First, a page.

ORs and RRs are informative when summarizing case-control and cohort studies. However, when an investigator conducts a clinical trial, it is important to enumerate the effects of the intervention being studied. Patients and clinicians alike want to know when the benefits of an intervention outweigh the harms. One way to express the effects of the intervention is in terms of the RRR: the relative difference in the rate of an event (i.e., death, hospitalization, etc.) between the intervention and the nonintervention group. RRR is calculated by dividing the difference between rate of an event in the intervention group and nonintervention group by the rate of the event in the nonintervention group. For example, in a hypothetical trial, if an event occurs in 40% of the nonintervention group and in 20% of the intervention group, the RRR from the intervention is 0.50, or 50% (calculated as 40% minus 20%, divided by 40%). Another measure of the benefit or harm of an intervention is the ARR. This is the absolute difference in the rate of an event between the intervention and nonintervention group. To calculate ARR, the event rate in the intervention group is subtracted from the event rate in the nonintervention group. In the hypothetical trial above, the ARR would be 20%.11,14,15
Because the rate of an event in the nonintervention group serves as the denominator for calculating RRR, the RRR will always be greater than the ARR. And, as the event rate becomes smaller, the difference between the relative and ARR will widen, making the RRR appear more dramatic.14 However, RRR should be interpreted with caution. Because it is a relative measure, it does not take into account the base-line event rate in the control group. Therefore, when the event is very rare or very common, RRR will dramatically overestimate or underestimate, respectively, the true effects of the intervention. Contrarily, ARR does account for the event rate in the nonintervention group at baseline and, thus, provides a more clinically practical measure of the effect of the intervention.15 Hence, the ARR is often referred to as the attributable risk of an intervention.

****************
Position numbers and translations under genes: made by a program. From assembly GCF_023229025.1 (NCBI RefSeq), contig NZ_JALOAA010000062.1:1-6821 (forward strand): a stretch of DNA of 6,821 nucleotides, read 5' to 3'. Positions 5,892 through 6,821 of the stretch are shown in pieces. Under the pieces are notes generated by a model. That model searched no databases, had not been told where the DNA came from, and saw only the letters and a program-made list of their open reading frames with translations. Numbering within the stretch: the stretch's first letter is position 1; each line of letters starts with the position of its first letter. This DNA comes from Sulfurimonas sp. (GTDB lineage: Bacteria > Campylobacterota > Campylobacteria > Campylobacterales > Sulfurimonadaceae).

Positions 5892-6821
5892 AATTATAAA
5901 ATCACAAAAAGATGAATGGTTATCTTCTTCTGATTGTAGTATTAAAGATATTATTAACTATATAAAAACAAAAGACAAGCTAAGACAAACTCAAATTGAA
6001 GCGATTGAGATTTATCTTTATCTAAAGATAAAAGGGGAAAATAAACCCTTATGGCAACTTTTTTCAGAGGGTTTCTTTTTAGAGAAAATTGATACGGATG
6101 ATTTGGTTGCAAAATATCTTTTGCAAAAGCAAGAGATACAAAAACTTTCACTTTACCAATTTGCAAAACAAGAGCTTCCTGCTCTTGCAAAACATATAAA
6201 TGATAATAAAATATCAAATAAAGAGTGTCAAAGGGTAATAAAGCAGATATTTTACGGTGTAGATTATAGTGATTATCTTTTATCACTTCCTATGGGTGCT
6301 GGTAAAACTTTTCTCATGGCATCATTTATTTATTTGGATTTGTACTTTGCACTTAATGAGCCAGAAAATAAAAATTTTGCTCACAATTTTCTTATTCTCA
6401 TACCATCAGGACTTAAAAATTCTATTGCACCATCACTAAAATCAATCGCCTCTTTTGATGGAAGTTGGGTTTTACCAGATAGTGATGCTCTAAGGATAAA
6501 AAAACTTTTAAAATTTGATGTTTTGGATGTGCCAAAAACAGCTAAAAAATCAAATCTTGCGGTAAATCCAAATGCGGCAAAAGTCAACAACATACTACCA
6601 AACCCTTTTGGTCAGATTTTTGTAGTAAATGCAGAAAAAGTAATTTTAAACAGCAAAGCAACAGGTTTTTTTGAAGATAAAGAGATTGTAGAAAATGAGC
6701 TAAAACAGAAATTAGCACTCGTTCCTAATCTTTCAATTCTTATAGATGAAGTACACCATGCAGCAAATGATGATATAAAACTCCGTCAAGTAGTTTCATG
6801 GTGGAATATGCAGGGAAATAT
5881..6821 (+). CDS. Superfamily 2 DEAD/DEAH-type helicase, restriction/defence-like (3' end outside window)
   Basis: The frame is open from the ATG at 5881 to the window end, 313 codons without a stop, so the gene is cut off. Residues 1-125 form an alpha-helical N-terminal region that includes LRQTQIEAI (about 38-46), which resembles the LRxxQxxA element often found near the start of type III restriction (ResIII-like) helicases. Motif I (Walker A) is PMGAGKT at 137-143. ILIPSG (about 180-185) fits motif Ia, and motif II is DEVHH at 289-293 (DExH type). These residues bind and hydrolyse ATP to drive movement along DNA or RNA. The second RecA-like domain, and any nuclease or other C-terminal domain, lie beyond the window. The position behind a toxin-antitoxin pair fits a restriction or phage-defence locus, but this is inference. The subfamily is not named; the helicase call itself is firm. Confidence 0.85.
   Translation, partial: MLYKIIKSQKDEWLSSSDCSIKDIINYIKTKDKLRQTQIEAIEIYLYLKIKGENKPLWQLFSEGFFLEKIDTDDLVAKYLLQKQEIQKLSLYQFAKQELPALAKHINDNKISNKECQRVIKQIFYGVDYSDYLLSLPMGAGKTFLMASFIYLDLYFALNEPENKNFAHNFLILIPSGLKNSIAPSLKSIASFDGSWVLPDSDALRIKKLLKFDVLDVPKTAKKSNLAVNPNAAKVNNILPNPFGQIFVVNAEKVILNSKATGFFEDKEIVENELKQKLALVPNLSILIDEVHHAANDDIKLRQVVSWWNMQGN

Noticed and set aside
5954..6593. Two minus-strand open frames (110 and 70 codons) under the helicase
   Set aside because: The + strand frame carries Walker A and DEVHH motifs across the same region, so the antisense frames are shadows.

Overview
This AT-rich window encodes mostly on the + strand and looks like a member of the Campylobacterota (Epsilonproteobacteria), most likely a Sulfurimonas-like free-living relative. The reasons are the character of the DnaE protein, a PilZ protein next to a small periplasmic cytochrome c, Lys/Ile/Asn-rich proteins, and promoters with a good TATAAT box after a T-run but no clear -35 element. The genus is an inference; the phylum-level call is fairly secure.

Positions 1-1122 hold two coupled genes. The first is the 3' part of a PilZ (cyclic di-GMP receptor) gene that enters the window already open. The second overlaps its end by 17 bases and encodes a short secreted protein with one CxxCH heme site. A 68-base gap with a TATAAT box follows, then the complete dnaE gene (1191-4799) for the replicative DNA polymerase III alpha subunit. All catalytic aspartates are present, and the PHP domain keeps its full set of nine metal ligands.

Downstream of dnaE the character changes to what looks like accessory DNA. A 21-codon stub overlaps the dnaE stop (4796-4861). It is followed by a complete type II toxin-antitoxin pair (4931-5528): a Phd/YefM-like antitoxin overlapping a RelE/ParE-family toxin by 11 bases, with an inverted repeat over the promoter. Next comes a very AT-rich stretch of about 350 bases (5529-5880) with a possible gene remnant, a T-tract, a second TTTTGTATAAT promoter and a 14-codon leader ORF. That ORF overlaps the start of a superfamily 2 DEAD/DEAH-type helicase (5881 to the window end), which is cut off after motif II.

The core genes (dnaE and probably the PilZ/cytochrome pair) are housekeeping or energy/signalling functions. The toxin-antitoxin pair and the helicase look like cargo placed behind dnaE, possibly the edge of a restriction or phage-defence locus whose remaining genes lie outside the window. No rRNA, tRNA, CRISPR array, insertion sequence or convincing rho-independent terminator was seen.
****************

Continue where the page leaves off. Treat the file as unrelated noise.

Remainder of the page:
Although both RRR and ARR are ways to understand the benefits of an intervention, they are not easily applied to individual patients. Instead, clinicians can employ a measure known as the number needed to treat (NNT) to better enumerate these effects in a clinically useful way. The NNT is defined as the number of patients that need to receive a treatment in order to prevent one patient from experiencing an adverse outcome over a specified period of time (the study period).16 It is calculated as the inverse of the ARR (1/ARR) and the smaller the NNT, the more effective the treatment. In the hypothetical trial above, the ARR was 20%. Therefore the NNT would be five, which is to say that five patients would need to receive the treatment to avoid one adverse outcome. However, the NNT can also be applied to individual patients: In the example, an individual patient has a one in five chance of benefitting from the treatment.14
In January, 2006, Vesikari, et al. published a study examining the safety and efficacy of a live pentavalent human-bovine reassortant vaccine against rotavirus gastroenteritis.17 This study was a double-blind, placebo-controlled, randomized trial involving more than 69,000 children in 11 countries. Healthy infants between 6 and 12 weeks of age were randomized to receive three doses of oral vaccine or placebo. All subjects were followed for the development of acute gastroenteritis requiring hospitalization or emergency department care, as well as the development of complications such as intussusception.
In this study, 57,134 children were involved in an analysis of health care service use attributed to rotavirus gastroenteritis. For our discussion, we will look simply at the efficacy of the vaccine in reducing hospitalizations resulting from acute rotavirus gastroenteritis. Among the infants who received the vaccine, 6 of 28,646 developed acute rotavirus gastroenteritis requiring hospitalization for 14 days or more following receipt of the last dose of the vaccine. In the placebo group, 138 of 28,488 infants were hospitalized. Children in the vaccine group had an RR of 0.043 for developing rotavirus gastroenteritis requiring hospitalization (calculated as 6/28,646 divided by 138/28,488), meaning that vaccinated children had 4.3% of the risk of being hospitalized as a result of rotavirus gastroenteritis compared to unvaccinated children. The RRR from vaccination was 95.7% (calculated as 138/28,488 minus 6/28,646 divided by 138/28,488), while because of the low incidence of hospitalization overall, the ARR from vaccination was just 0.46% (calculated as 138/28,488 minus 6/28,646 times 100). However, the NNT of 216 (calculated as 1 divided by the difference of 138/28,488 and 6/28,646, or 0.0046) means that vaccination of 216 children prevented 1 case of acute rotavirus gastroenteritis requiring hospitalization over the first year of life.
An NNT of 216 may seem high to some readers. However, one needs to take into account the prevalence of disease, as well as the risk-benefit ratio of the intervention. Rotavirus infection affects more than 100 million children annually worldwide and is the leading cause of deaths resulting from acute gastroenteritis.18 Even in the United States, rotavirus gastroenteritis is responsible for more than 60,000 hospitalizations per year.19 Therefore, given the cost associated with hospitalization (parental missed days of work, health care costs, etc.), the significant morbidity and mortality associated with severe rotavirus gastroenteritis, the incidence of this disease worldwide, and the relative safety and efficacy of this vaccine, widespread vaccination has a considerable potential benefit.